Misc stuff about Voyage and MongoDB

Written on May 28 2012.

This blog post was written a long time ago and may not reflect my current opinion or might be technically out of date. Read with a grain of salt.

Esteban replied to my first post about Voyage. Unfortunately, my blog provider messed up when formatting the comment. Here’s a summary of his remarks:


Magritte is not necessary for the basic scenarios. Voyage is smart enough to infer the types of your instance variables and can serialize them. You don’t need to describe everything like you would do when building an UI with Magritte.

The Magritte descriptions are only needed when you want to override the defaults of want to have a one-to-many relationships.

In the future, it will be able to infer the to-many relations automatically but at the moment you still have to tell voyage how to deal with them.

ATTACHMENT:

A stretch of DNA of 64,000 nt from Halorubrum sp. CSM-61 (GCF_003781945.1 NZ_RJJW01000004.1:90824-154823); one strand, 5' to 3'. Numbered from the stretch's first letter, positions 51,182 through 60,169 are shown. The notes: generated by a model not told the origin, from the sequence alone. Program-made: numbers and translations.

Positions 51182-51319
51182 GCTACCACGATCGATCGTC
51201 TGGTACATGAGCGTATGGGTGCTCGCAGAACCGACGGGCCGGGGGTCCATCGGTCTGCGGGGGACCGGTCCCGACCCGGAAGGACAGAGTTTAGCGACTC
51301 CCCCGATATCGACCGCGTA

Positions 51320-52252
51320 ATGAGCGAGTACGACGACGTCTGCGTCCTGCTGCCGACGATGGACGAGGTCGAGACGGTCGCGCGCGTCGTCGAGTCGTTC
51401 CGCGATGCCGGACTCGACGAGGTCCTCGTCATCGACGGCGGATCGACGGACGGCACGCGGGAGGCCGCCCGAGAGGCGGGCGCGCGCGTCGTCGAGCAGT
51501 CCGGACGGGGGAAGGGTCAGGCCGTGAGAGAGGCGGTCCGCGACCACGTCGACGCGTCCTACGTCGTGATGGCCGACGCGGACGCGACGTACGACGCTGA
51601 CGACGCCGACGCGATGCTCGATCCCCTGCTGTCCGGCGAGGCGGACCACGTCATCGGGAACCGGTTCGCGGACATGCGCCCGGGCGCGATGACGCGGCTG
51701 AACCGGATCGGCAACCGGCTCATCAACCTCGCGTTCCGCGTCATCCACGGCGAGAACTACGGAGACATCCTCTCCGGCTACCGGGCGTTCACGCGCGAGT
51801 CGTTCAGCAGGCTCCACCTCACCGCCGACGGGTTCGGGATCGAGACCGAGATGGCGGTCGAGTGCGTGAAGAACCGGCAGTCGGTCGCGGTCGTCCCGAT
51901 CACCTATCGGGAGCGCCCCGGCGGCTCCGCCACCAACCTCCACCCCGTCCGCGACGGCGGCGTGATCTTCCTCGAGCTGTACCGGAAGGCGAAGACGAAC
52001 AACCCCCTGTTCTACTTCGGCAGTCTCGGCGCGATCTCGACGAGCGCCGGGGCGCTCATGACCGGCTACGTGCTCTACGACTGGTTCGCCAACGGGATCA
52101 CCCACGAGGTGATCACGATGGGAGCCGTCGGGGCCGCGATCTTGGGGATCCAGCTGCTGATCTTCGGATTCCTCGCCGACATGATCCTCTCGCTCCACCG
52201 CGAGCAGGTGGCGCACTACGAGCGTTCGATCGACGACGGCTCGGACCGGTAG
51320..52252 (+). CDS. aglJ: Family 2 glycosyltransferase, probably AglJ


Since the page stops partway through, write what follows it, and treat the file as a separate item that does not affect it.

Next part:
^VOMongoToManyDescription new
    attributeName: 'myInstVar'; "Acts on this inst var"
    kindCollection: Set; "Set instead an OrderedCollection"
    beLazy; "I want that references to be retrieved lazily"

Browse VOMongoRelationDescription and its subclasses to see what is possible.

Embedded documents

As we've seen previously, it is pretty easy to map a relation. In our example, we declared both MQSpaceship and MQPilot as persistent by implementing isPersistent on the class side.

This isPersistent method has an unfortunate name. It actually means that a collection with the name of the class will be created in the database. If we hadn’t declared MQPilot persistent, it would have been completely embedded in the spaceship.

Ignore instance variable

Sometimes you do not want to serialize all your instance variables. In such cases, add a VOMongoTransientDescription like this:

  ^VOMongoTransientDescription new
    attributeName: ‘puppies’;

Now, the puppies instance variable will be ignored by the serializer and won’t be stored in Mongo.

That’s all for today. Once again, huge thanks to Esteban for this super nice library!